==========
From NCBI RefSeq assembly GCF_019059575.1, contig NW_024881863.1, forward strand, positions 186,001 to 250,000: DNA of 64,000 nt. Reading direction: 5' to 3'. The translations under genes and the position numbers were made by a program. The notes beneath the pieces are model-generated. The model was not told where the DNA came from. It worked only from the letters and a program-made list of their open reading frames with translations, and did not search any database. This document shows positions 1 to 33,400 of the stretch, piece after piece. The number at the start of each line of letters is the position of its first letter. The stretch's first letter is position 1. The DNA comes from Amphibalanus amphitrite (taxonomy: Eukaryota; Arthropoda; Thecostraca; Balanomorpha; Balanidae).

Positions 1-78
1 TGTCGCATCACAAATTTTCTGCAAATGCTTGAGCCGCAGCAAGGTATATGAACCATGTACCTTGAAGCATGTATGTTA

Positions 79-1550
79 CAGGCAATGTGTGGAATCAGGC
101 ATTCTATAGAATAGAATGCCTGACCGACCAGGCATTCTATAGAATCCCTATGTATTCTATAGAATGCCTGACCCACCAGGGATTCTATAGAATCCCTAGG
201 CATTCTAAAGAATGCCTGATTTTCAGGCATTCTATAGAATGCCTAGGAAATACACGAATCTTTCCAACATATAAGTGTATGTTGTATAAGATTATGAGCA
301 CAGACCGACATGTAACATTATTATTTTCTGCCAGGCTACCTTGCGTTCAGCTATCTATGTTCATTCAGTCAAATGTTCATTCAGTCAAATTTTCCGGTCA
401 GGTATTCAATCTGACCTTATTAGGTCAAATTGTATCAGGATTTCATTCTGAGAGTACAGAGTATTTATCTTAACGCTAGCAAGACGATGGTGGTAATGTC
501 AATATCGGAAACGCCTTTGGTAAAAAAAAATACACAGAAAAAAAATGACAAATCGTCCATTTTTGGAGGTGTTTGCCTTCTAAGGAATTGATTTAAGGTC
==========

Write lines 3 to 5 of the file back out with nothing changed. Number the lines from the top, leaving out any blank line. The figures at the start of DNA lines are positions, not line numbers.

1 TGTCGCATCACAAATTTTCTGCAAATGCTTGAGCCGCAGCAAGGTATATGAACCATGTACCTTGAAGCATGTATGTTA

Positions 79-1550
79 CAGGCAATGTGTGGAATCAGGC